Mysterious corridors, delicious cheese cake in Kazimierz and green bike routes. Having visited all the must sees in Krakow, it’s time to taste this very European city from within.
We can get all necessary information about Krakow’s traditional top places to see from the information points. Here you have some tips for visiting interesting places in that southern Polish city that are rarely mentioned in guides. “Incredible in Krakow are some paths in the centre of the city overgrown with grass. Lots of people, even those living in Krakow, have no bloody idea about them. There is one, totally overgrown and green. It’s got a green bump made of stones in the middle.” says Piotr Lewicki, architect.
First of all: Kazimierz
No matter if you are either Erasmus student in Krakow or three-day visitor, Kazimierz – the old Jewish district – is a must see. Beginning the day with perfect latte and delicious cheesecake at Alchemia, would be a good start to the scratched and gloomy, but extremely fashionable, artistic and vibrant district. It is here where Krakow’s bohemia meets. Nearby Alchemia you’ll find an incredible café called Les Coloures, wallpapered with posters from French movies and musicals. But the best time to go to Nowy Square is on Saturday morning. You will be amused by a market smelling of fresh fruits, vegetables and old books. From there it’s not far to the picturesque Podgórze, another interesting district, with an architectonic ally intriguing church and a mysterious mound. It’s here to say that in Kraków there are four peculiar hills, mainly prehistoric and artificially made, some of them even by the Celts. If you want to have a perfect overview of Krakow – those are the best places.
Sacrum meets profanum
Kraków is a typical medieval city, with streets situated perpendicularly and parallel to the biggest and most beautiful market square in Europe. As a city left untouched during World War II, Kraków is now full of monuments. Thus the city is a great monument of European culture. Not only the medieval history is evident: in Nowa Huta, a district built in socrealistic style you can have a back-to-communism trip, visiting places, clubs and even the typical flats of those times. The really interesting fact is that in Krakow sacrum meets profanum in a very special way. There are about 120 churches with great history and about 500 clubs and pubs in the neighbourhood. It is lively and crowded with thousands of students. As we are in the old centre, it’s worth dropping in to Café Camelot for excellent cherry liquor and to go and see fabulous Camelot Cabaret on St. Thomas’ Street afterwards. If you are lucky enough you may also be allowed to see Krakow from the St.Mary’s Church tower. Going around the market square, you should go for another liquor in Bunkier Sztuki. But there is one place that shouldn’t be missed in any case: Massolit Books, a marvellous library-café, where you can sink into reading books all day long. Bored with English-language books? Then just go around the corner and find PUNKT. You will love those old cinema chairs you can buy there!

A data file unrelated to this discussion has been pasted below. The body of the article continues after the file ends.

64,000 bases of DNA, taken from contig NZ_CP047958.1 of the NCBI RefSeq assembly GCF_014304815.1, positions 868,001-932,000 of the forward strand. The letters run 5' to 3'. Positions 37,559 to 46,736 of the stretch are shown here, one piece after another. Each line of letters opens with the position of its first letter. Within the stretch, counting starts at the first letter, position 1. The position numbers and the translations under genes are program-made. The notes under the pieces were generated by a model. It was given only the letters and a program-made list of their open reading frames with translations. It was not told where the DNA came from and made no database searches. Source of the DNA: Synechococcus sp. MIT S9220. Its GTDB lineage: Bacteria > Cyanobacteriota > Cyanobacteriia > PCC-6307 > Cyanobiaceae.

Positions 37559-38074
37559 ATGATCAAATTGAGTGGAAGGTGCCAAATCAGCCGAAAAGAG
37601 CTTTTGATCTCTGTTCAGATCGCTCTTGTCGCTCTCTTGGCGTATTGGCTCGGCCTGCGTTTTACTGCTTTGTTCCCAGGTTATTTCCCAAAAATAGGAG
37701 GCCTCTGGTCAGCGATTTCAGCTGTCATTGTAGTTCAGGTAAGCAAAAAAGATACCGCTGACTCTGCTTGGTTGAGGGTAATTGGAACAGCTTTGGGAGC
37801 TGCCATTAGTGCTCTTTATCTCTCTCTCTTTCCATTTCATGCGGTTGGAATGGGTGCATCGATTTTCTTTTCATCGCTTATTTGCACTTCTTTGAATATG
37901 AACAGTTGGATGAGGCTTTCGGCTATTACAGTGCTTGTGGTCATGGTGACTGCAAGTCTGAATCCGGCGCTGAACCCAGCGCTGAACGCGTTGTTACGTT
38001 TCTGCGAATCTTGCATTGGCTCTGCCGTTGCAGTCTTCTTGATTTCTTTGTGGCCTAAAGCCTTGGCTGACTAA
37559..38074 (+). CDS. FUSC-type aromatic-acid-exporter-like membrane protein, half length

The piano, bike and Europe
What’s absolutely inspiring in Krakow is the fact that thousands of young Europeans studying at Jagiellonian University, one of the oldest universities in Europe. Krakow has an unremarkable European spirit. Although the public transport is not as comfortable as in Berlin or London and although still, unfortunately, you might have some problems at the train station in that pricy city, you will be amazed how much it’s worth its price. Nowhere else you will meet such an amount of creativity and nowhere else you will stay in a hostel run by a talented conductor that will give you a piano concert. And when you are fed up with the traffic– use a bike, the most useful and pleasant way of transport in Krakow. Here we can really feel like having Europe in our pocket. Not only because Kazimierz has lots in common with Berlin’s Prenzlauer Berg or Lisbon’s Alhama, or because standing in front of St. Peter’s and Paul’s Church makes you feel like being in Rome in front of Il Gesu or having breakfast at Les Coloures takes you directly to Paris, but mostly because here European ideas are fully supported by young people spending their free time on intercultural projects and youth exchanges. Still don’t know where to spend your Erasmus year?